Thursday, December 24, 2015

Priority training

Although I seem to be one of the least connected people in Israel, every now and then I do strike lucky with 'a friend of a friend'. Such a connection led me the other day to an interesting conversation with the manager (and owner) of a small training centre, which most not coincidentally has the license to train people for Priority. What is coincidental is that this centre is about 200 metres from what I once described as 'the other company's showroom, which is in the city of Petach Tikva'. So I knew exactly how to get there.

The conversation ranged over several topics, although I'm going to comment about only those which pertain to my doctorate. First of all, the owner was only too pleased to participate in the research, although he warned me that they have only about ten users, and most of them don't use Excel at all. I had to explain that it's fine that there are Priority users which don't use Excel - I need them as a control group in order to see the differences between them and those that do use Excel. 

But it had occurred to me that the real value to be extracted from this connection was not the centre itself, but rather the access that it provided to its students. When I put this to the owner, at first he demurred. He felt that allowing me to talk for upto half an hour to his classes would be a waste of his students' time. What would be better would be for me to give an entire lesson (I assume around two and a half hours) about Priority and then at the end talk about my research and attempt to sign up the students.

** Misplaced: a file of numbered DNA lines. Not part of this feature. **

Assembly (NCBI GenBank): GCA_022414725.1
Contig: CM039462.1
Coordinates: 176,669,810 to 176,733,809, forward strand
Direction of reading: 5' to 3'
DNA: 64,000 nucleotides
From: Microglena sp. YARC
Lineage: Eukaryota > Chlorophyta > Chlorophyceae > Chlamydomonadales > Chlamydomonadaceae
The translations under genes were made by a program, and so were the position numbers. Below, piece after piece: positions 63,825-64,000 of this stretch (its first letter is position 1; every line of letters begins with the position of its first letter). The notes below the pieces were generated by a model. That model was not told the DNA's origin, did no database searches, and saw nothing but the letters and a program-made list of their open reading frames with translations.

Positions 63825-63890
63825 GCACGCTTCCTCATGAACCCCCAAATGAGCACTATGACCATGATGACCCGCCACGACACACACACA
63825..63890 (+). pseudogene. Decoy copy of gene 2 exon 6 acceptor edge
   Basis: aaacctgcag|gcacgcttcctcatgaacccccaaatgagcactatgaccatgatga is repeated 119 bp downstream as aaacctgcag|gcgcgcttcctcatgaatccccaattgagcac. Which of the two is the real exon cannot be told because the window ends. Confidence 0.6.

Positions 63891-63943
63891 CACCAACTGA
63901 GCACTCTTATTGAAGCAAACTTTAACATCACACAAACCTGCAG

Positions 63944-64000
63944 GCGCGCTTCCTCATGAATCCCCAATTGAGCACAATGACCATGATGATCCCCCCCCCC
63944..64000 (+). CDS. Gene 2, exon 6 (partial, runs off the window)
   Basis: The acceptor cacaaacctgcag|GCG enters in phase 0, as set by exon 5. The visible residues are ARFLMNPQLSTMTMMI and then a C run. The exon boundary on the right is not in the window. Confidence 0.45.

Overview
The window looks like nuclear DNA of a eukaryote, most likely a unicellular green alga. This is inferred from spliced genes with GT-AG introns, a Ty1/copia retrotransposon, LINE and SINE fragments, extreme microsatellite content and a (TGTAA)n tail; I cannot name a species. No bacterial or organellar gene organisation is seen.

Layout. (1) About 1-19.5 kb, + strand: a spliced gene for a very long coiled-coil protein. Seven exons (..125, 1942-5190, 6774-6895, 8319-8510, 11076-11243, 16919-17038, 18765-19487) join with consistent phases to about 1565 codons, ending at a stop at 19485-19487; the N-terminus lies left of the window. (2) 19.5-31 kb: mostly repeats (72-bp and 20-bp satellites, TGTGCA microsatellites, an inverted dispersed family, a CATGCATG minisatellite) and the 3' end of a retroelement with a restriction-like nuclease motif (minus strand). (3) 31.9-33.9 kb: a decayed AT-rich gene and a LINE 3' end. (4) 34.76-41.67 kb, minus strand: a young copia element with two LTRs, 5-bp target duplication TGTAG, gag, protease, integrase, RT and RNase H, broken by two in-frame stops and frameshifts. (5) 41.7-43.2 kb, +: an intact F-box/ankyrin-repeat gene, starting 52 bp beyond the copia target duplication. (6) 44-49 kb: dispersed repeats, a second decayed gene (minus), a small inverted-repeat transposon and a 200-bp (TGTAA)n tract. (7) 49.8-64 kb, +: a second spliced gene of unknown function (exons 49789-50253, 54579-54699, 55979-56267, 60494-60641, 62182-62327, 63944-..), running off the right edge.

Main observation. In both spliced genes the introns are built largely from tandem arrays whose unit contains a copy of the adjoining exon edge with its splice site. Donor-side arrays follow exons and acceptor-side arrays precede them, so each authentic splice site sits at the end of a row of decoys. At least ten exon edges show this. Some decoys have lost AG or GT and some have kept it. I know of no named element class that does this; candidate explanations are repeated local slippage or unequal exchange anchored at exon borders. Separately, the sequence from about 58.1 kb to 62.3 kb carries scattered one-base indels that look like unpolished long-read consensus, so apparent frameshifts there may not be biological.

I explained about one of the questions about training in the questionnaire: did the training that you received explain techniques about how to use the program, or did it explain how to achieve goals by means of the program? Almost certainly, most people receive the first kind of training (pressing F6 does this, F11 does that), whereas what most people need is the second kind (which explains for example what a delivery note is, why it is used, and how to manage them). The first kind of training is suited for groups whereas the second kind is suitable for individuals - and thus much harder. Of course, a training centre gives the first kind of training.

One of my personal advantages (and I have been told to be less modest about this) is that I can give both types of training. How can I use this advantage and inveigle myself into the training centre, at least for one session (I'm not looking for a full time job!)? The solution was to write an article - which will be the basis for a full lecture - which displays how to write a report in a business context. The report writer receives a request - "write a report which shows all the payments made to suppliers within a given time period" - but because of assumptions both on her part and also by the person making the request, several iterations are required until the correct report is produced. 

Of course, during each iteration, I show what the business need is and how to implement it in Priority. In doing so, I also introduce a few pearls which can't be found solely by reading the documentation and which probably aren't taught. I have no idea how much material utilised in the final version of the report is taught - I hope that not too much is new, otherwise I will have to explain the technical side more than the business side, which is not my intention.

I sent the article to the owner, who presumably will pass it on to the person who runs the Priority training (they run several courses about various computer subjects). I haven't received a response yet, but then not everybody works at my pace - and they may have more important things to do with their time.

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